A federal judge proposed renaming DC’s lettered streets after presidents, judges, and cabinet members in 1897, Ghosts of DC explains. If his proposal had taken hold, we might go to movies at the Landmark Ellsworth Street Cinema downtown today.

1864 map of DC’s streets.

According to Tom of Ghosts of DC, Alexander Burton Hagner, a judge of the federal district court in DC, said that naming streets G, H, I, and so on conveyed a “poverty of conception and of taste, a lack of dignity, and a want of appreciation of the importance of the city among the great capitals of earth.”

Instead, he wanted to change the lettered streets both north and south of the Capitol to the names of presidents, if ones had that letter, followed by vice-presidents, Supreme Court chief justices, Speakers of the House, cabinet members, military heroes, and so forth. Here’s the list he came up with:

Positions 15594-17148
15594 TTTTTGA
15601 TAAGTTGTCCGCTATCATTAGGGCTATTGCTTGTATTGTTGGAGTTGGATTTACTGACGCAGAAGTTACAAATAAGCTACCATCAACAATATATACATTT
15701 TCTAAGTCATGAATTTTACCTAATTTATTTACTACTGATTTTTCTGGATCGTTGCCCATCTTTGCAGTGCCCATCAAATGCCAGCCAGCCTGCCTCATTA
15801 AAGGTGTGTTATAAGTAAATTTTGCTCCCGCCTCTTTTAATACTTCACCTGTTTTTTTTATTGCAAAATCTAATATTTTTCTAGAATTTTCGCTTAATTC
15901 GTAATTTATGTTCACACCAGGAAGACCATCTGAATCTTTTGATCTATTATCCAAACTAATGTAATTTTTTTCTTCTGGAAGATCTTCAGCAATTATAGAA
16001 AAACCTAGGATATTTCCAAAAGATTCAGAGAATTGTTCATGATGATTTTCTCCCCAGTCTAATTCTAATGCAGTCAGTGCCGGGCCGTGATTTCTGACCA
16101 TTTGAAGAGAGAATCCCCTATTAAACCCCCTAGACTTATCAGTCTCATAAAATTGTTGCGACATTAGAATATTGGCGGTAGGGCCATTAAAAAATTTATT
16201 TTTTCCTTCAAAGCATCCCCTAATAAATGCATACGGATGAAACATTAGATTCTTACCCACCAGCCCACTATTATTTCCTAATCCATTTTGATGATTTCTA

Images from the Columbia Historical Society via Ghosts of DC.

Tom also points out that, if we had this scheme, some members of Congress might have wanted to change Rutledge Street (now R Street) into Reagan Street (one member did try to rename 16th Street NW for the former President). This plan never came to pass, but when the city expanded beyond its original borders, the streets did get the names of important historical figures. We now have Otis Place and Upshur Street just about 1.7 miles north of where Hagner would have placed them.

David Alpert is Founder and President of Greater Greater Washington and Executive Director of DC Sustainable Transportation (DCST). He worked as a Product Manager for Google for six years and has lived in the Boston, San Francisco, and New York metro areas in addition to Washington, DC. He lives with his wife and two children in Dupont Circle. Unless otherwise noted, opinions in his GGWash posts are his and not the official views of GGWash or DCST.